[NOTEBOOK]A culture ruled by overachieversLet's travel to Gangneung, Gangwon province, where the world's very first wall adhesive electric lamp is still shining. The electric lamp was invented by the American inventor, Thomas Edison. Son Song-mok, 60, who works in the construction industry, is the person responsible for bringing the item to Korean soil.
Mr. Song is an oddball who in the last 40 years has traveled to at least 60 countries to collect Mr. Edison's inventions, many of which date back to the 19th century.
In 1992, Sotheby's Auction House filled with applause when the electric lamp was bought by Mr. Song, someone who had raised hardly an eyebrow in auction circles. The chairman of Hyundai Group, Chung Ju-yung, after hearing the news sent money to Mr. Song for his inspiring pursuit.
Mr. Song, who is a fanatic for the phonograph, has traveled the world collecting examples of Mr. Edison's 600 inventions: 4,000 phonographs and radios, 150,000 music records and 7,000 books on music. He has implored, persuaded and, in some cases, demanded acquisition of items.
As a result in 1992, Gangneung opened a science museum for phonographs, audio equipment, including Edison's inventions. Foreign visitors who come to the museum are astonished that such a museum with the world's first audio products is found in Korea.
I have been to the Edison museum in New Jersey in the United States. However, the number of phonographs in the Korean museum outnumbers those in the United States, where the invention was made.
At Mr. Son's museum visitors can listen to the music from Mr. Edison's first invention, a wax cylinder that captured and reproduced sound.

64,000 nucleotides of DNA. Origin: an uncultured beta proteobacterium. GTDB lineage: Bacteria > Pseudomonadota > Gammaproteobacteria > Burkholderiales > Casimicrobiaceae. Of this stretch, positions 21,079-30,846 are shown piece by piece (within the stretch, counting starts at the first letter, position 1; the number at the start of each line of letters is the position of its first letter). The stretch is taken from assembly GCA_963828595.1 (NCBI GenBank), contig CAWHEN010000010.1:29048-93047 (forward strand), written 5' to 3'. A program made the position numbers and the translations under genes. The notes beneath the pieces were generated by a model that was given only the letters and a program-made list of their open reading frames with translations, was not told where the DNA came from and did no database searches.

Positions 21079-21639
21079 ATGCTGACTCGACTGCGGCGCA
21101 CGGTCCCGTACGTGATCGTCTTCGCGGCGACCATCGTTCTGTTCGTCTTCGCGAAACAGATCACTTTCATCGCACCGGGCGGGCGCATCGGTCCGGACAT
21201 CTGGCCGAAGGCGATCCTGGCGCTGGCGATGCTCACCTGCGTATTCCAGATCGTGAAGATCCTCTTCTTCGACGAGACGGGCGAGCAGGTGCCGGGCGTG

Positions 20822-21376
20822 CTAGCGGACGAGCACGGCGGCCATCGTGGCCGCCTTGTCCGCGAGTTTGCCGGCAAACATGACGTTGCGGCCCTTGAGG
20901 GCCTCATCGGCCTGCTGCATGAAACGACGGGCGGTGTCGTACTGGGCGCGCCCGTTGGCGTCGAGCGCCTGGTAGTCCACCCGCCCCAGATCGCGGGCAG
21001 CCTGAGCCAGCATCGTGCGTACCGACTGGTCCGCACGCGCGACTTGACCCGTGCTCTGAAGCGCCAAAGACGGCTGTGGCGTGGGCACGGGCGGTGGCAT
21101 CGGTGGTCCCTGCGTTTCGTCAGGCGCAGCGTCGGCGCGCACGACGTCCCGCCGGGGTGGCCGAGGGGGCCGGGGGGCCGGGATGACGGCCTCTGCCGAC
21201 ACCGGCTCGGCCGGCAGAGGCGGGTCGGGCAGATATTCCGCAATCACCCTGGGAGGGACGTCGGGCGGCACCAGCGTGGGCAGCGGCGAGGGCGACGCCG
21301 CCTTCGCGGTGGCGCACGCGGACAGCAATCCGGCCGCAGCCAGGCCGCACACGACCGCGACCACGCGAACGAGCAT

In this country there are a lot of museums that hold items collected by Koreans who journeyed to South America and Africa. It could be said that Koreans' fundamental nature is to overachieve to the point that their desire for accomplishment turns into a mania.
For a decade Korea has held the championship in baduk, or the Korean name for "go." With Lee Se-dol taking first place at the baduk competition, Koreans achieved the impossible by winning 17 consecutive games in the world baduk competition.
Cho Hoon-hyun, Lee Chang-ho, Yoo Chang-hyuk and Lee Se-dol hold the top positions in the baduk community and the second-tier players are shortening the gap. In addition, the 10 million baduk players in this country are cheering for the leaders. The leading player, Cho Hoon-hyun , is to baduk what Park Se-ri is to woman's golf.
Mr. Cho first swept the baduk competitions in 1989 and opened the possibility that it was possible for Koreans to compete in the world. Japanese and Chinese players said Koreans were more obsessed with victory than with the grace of the game. But baduk is not a victory sport.
The characteristic of Koreans that they have to win is easily found in their devotion to computer games, golf and gambling. Korea is the international Mecca of computer games. Last December at the world cyber game competition here in Seoul, Korean gamers monopolized the top rankings.
The booming success of the casino at Gangwon Land and signs in Korean that say "We accept watches and rings," near gambling sites in Las Vegas illustrate a distinctive quality of Koreans.
Korean women have won six of the 21 golf championships on the United States LPGA tour. Along with players from Sweden, the United States and Australia, Korean women top the rankings. On this year's tour, Park Se-ri ranks second in terms of the amount of prize money. Kim Mi-hyun ranks fourth, Park Ji-eun ranks 8th and Hahn Hee-won ranks 9th.
The ferocity of the democracy movement in Korea could be seen as the manifestation of the Korean disposition for victory.
Self immolation by fire during the student activist movement and citizens standing at point blank range of arms during the Gwangju democracy movement in the 1980s are a few examples. These acts have helped Korea achieve democracy in just a few years.
The disposition for victory is not always positive, however. The overheated competition for college entrance and the continuing disputes in the political circle are the negative side of this fundamental nature. Yet such a disposition has a greater possibility for accomplishment.
Koreans who can crumble the walls of the world's best with a strong desire for victory must be followed.
The writer is the life and leisure news editor of the JoongAng Ilbo.
by Kim Il